• Lifetime Qt Champion

    @Adil You cannot use a DLL compiled with compiler A in a project compiled with compiler B.
    That means you either get this DLL built using MinGW or you use Visual C++ compiler (exact same version as used for the DLL).
    If this DLL is a managed one you will need to use Qt for Windows RT and Visual C++.

  • Mingw compiler [...] Visual Studios 2015

    You cannot mix them, you'll have to use VS2015 too, you can download the community version for free here if you meet the requirements of the free license

    Framework .NET 4.0 and coding language VB.NET

    VB.Net, C# and C++/CLI all compile to an intermediate common CLR format. this allows libraries written in any of these languages to link against applications or libraries written in other languages.

    In my experience, mixing Qt with .Net has been problematic (looking at the bug tracker at the moment only QStateMachine seems to report problems) so what I usually do is insulate the C++/CLI in a separate executable and use QProcess to manage it (a bit more detail: I use standard input and output as they were a socket transmitting data stored in a QByteArray and using toBase64() to convert it to text).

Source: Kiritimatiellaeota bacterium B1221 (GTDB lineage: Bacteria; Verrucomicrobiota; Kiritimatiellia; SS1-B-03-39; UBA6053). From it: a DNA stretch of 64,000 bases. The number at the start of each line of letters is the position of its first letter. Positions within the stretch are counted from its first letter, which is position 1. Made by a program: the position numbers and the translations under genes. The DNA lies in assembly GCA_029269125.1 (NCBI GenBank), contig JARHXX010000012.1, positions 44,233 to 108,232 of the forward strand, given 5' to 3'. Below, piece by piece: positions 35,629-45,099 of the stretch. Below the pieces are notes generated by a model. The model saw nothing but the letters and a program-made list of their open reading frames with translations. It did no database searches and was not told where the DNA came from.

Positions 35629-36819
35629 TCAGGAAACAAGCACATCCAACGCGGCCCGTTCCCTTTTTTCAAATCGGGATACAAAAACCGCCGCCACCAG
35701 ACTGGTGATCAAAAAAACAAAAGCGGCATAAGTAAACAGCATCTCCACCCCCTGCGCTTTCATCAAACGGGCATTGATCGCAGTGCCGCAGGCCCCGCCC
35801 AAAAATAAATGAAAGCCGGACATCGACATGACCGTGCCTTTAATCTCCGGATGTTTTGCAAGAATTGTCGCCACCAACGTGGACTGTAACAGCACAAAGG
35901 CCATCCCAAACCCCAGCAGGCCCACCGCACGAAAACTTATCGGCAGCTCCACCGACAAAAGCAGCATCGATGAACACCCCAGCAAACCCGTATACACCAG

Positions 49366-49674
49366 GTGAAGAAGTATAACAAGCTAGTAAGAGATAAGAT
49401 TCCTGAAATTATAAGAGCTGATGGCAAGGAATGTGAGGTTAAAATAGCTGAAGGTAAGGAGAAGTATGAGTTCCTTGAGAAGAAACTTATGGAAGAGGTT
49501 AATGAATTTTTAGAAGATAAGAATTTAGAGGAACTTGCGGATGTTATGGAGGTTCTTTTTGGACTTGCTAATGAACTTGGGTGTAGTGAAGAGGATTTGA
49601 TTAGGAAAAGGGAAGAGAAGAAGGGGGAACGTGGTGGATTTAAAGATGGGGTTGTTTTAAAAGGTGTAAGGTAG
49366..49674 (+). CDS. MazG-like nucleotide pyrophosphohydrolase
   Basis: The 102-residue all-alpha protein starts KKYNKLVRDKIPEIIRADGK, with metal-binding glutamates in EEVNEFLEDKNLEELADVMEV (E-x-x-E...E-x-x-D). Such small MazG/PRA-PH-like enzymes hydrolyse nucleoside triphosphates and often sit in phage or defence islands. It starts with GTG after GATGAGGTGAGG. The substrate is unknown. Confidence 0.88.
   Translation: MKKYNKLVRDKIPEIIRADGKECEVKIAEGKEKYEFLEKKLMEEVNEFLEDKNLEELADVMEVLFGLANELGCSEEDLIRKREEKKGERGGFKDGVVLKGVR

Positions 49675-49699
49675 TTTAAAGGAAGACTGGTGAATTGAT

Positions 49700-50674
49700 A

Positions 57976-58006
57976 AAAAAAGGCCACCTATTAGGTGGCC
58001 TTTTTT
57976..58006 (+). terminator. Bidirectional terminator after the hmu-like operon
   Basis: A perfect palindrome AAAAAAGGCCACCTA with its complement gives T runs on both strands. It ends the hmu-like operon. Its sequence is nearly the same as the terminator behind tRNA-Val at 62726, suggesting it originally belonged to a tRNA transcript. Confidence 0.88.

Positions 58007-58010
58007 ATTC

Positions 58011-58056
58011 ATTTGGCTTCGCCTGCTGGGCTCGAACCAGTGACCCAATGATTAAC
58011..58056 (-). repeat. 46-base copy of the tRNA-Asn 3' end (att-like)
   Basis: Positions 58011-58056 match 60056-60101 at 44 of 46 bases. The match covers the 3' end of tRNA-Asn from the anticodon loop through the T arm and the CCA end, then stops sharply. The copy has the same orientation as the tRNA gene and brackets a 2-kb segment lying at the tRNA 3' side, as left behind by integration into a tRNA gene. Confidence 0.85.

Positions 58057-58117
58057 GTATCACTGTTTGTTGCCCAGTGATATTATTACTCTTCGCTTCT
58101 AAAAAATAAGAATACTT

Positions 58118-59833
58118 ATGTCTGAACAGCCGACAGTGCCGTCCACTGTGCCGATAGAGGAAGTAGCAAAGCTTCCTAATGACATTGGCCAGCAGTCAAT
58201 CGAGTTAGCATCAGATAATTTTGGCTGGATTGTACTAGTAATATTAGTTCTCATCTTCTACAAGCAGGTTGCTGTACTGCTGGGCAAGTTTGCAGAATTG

In short:

    • Create 2 projects, one linking to Qt, the other using CLR*
    • In the project using CLR link to the VB.Net library
    • .Net also allows you to interact easily with Office Applications°
    • Use QProcess to make the two applications talk to each other

    *To use CLR in Qt Creator disabling the link to Qt, in your .pro file add:

    CONFIG -= qt
    QMAKE_CXXFLAGS += -clr

    ° It's usually more efficient to google for C# code rather than C++/CLI and convert it to C++/CLI

    As the starting point to understand C++/CLI, Ivor Horton's book is not bad

  • @jsulm Thank you for your feedback. Since there is no way this DLL will be compiled using MinGW I will have to go with an option of using Visual C++ compiler.

    1. Can I download ONLY compiler and not the whole package?
    2. Is there any way to figure out whether the DLL is managed or not?

    Thank you in advance, appreciate the help.

  • Lifetime Qt Champion

  • @VRonin
    Thank you very much for such a detailed reply. I have just registered yesterday and it is amazing people put this much effort to help each other :)

    Am I correct to assume that method you described is different from the one here: